My future children, much like my future husband, will probably never know their hometown, their homeland. They’ll read about it, they’ll embrace their culture and traditions and favorite foods, they’ll see pictures and videos thanks to the internet- but they won’t live there. I’m not sure they’ll even be able to visit it even for a short trip.
It’ll be a part of them that they will always know but cannot completely relate to.
They’ll probably hear stories about their origins from their grandfather, who had to leave when he was just a young boy. Imagine leaving a place you’ve known your whole childhood to somewhere completely unfamiliar and having to restart from scratch?
That’s what my future father-in-law had to do. That’s what thousands of families had to do.
You see, Ahmad is Palestinian. Second generation, born in one of the Arab Gulf countries and has lived his whole life in between there and here, Lebanon- but all his papers indicate Akka (also known as Acre) as the place of his origin.
He can’t call the country of his birth, home and he surely cannot call Lebanon home. Because being Palestinian in Lebanon is not without its problems, headaches, and complications.
He will always be a refugee, the blue ID card and the brown travel document superseding who he is as a person.
I was told, time and time again, when our relationship became more serious that as a Lebanese woman, I had no business being with a Palestinian. Because I could not pass on my nationality to my spouse or my children.
They would be doomed to a life in limbo, living in a country they could half-call their own but the country would not call them its citizens.
I was even told, “What? Are there are no suitable men from your hometown? Why do you have to be with a foreigner?”
One of my family members even emailed me a PDF document of around 50 pages on the restrictions and rights of Palestinians in Lebanon. They can’t work in multiple fields, can’t own property, can’t join the National Social Security Fund (NSSF), can’t do this, can’t do that- basically anything that might infringe upon the right to return.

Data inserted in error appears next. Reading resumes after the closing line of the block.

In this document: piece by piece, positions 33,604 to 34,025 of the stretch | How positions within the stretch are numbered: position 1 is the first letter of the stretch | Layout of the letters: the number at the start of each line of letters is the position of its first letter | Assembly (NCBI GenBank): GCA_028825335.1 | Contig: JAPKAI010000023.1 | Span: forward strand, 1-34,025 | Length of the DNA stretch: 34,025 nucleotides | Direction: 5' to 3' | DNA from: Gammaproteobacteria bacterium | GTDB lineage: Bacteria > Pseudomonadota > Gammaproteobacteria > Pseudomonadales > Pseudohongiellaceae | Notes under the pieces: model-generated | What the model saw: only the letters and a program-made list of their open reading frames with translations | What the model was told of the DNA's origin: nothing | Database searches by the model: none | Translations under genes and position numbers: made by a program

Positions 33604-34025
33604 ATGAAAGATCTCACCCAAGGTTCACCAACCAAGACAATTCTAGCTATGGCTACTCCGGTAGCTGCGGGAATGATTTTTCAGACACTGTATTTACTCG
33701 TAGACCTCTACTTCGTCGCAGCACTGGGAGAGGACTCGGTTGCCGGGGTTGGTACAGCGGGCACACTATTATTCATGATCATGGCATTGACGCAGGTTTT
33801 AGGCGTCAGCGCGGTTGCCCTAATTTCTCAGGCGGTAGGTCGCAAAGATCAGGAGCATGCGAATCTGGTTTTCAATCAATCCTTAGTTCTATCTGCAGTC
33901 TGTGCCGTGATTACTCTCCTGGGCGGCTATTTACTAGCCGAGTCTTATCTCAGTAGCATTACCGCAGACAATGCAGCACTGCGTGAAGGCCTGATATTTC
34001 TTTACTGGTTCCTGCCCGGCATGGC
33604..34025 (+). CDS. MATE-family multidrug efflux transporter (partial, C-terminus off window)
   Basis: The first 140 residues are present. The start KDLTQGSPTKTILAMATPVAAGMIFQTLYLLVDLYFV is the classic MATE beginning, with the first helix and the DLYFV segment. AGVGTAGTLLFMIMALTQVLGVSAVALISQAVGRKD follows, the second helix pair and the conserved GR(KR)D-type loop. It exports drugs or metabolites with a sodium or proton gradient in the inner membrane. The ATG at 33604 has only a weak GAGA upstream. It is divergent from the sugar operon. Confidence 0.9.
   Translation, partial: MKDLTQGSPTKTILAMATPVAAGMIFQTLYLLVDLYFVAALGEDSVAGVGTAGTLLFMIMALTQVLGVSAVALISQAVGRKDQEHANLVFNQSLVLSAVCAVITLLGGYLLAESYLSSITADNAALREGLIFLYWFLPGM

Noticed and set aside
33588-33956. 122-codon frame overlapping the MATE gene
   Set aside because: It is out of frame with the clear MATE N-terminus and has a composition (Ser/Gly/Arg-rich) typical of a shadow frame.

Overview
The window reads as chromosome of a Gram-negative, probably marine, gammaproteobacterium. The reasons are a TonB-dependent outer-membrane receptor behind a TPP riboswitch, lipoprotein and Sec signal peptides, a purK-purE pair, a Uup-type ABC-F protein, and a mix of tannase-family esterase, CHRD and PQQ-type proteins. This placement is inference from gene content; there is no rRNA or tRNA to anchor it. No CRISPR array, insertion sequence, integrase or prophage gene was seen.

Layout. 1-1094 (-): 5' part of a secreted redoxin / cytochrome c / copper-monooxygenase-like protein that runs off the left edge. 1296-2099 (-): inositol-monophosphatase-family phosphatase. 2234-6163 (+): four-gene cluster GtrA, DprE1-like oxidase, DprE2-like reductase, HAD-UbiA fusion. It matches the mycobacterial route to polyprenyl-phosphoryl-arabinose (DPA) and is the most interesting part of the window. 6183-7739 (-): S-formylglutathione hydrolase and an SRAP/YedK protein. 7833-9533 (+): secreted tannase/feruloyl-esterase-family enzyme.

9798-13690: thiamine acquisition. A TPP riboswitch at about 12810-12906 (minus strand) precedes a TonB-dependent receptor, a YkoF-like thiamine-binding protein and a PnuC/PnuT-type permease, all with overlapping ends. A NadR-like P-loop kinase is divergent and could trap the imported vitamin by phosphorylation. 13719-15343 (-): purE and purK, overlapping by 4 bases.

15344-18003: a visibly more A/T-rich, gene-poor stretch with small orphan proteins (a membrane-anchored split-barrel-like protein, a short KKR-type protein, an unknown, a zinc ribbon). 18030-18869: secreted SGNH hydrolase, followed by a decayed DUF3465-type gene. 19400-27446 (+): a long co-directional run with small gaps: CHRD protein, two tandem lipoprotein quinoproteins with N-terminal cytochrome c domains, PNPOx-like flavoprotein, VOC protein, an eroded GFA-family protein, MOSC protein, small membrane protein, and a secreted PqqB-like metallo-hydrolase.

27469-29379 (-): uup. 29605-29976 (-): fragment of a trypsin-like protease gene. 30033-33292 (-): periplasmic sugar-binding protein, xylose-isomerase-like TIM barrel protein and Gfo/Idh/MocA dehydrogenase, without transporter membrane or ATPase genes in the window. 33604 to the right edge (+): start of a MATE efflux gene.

You’re even going to have a hard time whenever you want to travel, the text of the email said.
It’s true that I was never involved in the cause and never gave it much attention growing up- but I’ve never been one to support causes or fight for other people’s struggles. I never participated in the boycotting movements or protests or even read extensively on the subject. I’m no expert and have never claimed to be- and probably never will.
But I was aware of all the restrictions and aware of all the history and the dislike many Beirutis held onto after the Civil War ended.
Still, I had several friends who were Palestinian and who were leading normal lives just like me. In some cases, I didn’t even know until it randomly came up.I was always taught to overlook race, nationality, and religion and focus on getting to know the person.
So I made a decision. A decision that was not easy, a decision that was faced with a lot of questioning and met with a lot of opposition initially. I debated and argued with many people I love and care for to prove my point.
I decided to fight for the relationship I had with this man.
Why should I let where he is from stand in the way of the genuine connection and love we share? If the international community could not recognize him just because of his papers, why did I have to ignore who he is as a person? If the Lebanese government is too slow on taking action on a proper nationality law, why should I sit idle? Why must we always find reasons to stand in the way of love?
And as I started getting to know him more and more and became a part of his family and saw the dynamics of it all, my doubts started to fade away. Many of the problems we were told we might face ended up not being applicable. And for the others, we were able to find quick solutions that pleased us and our families. I guess I owe much of that to our ability to think things through.
I know though, that it is going to be extremely difficult going forward. I’m not stupid and I know where we live. I’ve heard so many stories, both positive and negative, so I know what to expect.
Especially if/when we have children. This is a concern that continues to linger in the back of my mind but one I know I don’t have the answers to right now.
I don’t even know what will happen in a year’s time, let alone when we have children.
But this is a risk I am willing to take, knowing that I will raise them to appreciate, respect, and love their Palestinian roots and traditions as they will appreciate, respect, and love their Lebanese roots and traditions. I will always fight for their right to have a clear idea of what home is, even if the papers don’t agree.
A risk I am willing to take because I have always believed that love can get you through.